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Day Two at the Los Angeles Times Festival of Books

The 2011 Los Angeles Times Festival of Books
It was a little warmer, felt a little less crowded, and was a lot of fun for the second day in a row. And oh, yeah, I was on a panel.

The theme was "History: Democracy and its Discontents," moderated by Celeste Fremon, who came incredibly well-prepared, and included Barry Siegel and Thaddeus Russell. It made for an interesting conversation, with Russell talking about his A Renegade History of the United States, a "ground up" look at influential but ignored sectors of American history with some iconoclastic takes on such things as prostitutes as early feminists.

Siegel, a friend and former Los Angeles Times colleague, as well as a Pulitzer Prize-winner, talked about his Claim of Privilege, and the lie that stands behind the U.S. government's ability to evade court disclosures of uncomfortable information by claiming to do so would violate a state secret. And I talked about The Fear Within, which has a nice overlap with Siegel's book (both of our subjects turned on decisions by the same Vinson Supreme Court).

The session was aired live on Book TV over CSPAN-2, and via its website, and is now safely lodged in its archives. So if you missed it, you can watch it at your leisure here. And yeah, it's true, a TV camera adds a few pounds (but then, so did the dinner at El Cholo afterward with my wife). The program begins with the tail end of a prior, unrelated interview, but you can move beyond that). Unfortunately, there was no link for embedding the program on my site. Read More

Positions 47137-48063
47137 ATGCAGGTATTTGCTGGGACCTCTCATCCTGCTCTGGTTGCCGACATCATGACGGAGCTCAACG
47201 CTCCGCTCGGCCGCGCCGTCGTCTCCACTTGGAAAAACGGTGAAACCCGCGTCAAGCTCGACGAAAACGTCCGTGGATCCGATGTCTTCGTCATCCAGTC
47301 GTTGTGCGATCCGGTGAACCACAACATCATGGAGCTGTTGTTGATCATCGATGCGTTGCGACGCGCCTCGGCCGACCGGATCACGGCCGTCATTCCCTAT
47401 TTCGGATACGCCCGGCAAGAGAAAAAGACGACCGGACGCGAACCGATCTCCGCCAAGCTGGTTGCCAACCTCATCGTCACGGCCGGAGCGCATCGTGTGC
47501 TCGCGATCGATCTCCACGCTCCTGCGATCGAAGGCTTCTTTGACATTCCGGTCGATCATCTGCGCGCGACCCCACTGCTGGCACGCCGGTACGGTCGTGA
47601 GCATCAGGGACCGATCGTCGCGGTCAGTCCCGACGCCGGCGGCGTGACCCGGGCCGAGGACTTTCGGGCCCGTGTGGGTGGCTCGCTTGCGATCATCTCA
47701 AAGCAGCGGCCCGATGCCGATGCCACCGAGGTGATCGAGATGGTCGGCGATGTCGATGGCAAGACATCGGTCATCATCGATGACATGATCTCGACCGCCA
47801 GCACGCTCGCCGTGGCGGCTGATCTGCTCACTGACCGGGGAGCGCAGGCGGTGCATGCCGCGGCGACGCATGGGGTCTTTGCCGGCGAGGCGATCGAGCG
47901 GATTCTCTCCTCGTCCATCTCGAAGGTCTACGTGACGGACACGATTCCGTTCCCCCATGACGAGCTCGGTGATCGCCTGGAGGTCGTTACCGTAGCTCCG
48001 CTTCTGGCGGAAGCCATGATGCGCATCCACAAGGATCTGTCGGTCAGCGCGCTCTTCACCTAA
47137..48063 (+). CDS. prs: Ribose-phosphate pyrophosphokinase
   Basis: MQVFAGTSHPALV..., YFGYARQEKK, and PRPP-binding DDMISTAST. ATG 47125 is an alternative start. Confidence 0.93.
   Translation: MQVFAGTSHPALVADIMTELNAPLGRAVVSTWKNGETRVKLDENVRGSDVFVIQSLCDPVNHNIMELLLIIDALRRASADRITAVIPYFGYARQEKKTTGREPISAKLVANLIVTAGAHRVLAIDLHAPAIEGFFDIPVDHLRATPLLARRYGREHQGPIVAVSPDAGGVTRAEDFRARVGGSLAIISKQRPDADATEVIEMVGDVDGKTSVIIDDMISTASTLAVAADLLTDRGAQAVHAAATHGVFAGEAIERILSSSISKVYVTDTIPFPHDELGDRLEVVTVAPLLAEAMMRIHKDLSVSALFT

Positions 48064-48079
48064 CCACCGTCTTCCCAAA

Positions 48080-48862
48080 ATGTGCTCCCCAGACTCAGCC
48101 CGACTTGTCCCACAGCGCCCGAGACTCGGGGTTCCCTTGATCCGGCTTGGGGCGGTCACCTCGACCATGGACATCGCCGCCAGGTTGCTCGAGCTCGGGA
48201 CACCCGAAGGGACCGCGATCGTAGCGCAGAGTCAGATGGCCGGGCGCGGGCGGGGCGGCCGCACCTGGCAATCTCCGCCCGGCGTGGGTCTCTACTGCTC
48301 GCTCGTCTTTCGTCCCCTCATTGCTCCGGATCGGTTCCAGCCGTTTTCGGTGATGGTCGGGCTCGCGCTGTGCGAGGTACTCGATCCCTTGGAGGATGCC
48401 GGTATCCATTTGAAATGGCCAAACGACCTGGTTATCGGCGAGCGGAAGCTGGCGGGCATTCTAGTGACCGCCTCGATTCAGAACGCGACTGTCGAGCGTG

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Day One at the Los Angeles Times Festival of Books

Patti Smith signing for fans after her panel discussion with Dave Eggers, moderated by David Ulin.
The first day of the Los Angeles Times Festival of Books at the new place -- University of Southern California instead of UCLA -- went pretty well. I blogged about a couple of panels for the LA Times' Jacket Copy, one on science and belief, and the other on maps.

Also got a picture of Patti Smith as she was signing books and talking with fans. Which is really all the reason you need to do a fresh blog post over here.

My panel is tomorrow at 2 p.m. West Coast time (5 p.m. in the East). It's being carried live by Book TV, on CSPN2. Which makes me wonder whether I need to go, or can I just stay home and watch myself from my living room? Read More 
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The trailer for The Fear Within

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Reviewer: 'The Fear Within' a 'cogent nuanced account'

Well, it's been a couple days of good news around here. First came word that Book TV would be airing live my Sunday panel at the Los Angeles Times Festival of Books. Now comes the first major-media review of The Fear With: Spies, Commies, and American Democracy on Trial.

The review runs in the Los Angeles Times this Sunday, but is already available online. And I'm very pleased that the reviewer, Wendy Smith, likes the book, calling it a "cogent, nuanced account." She concludes: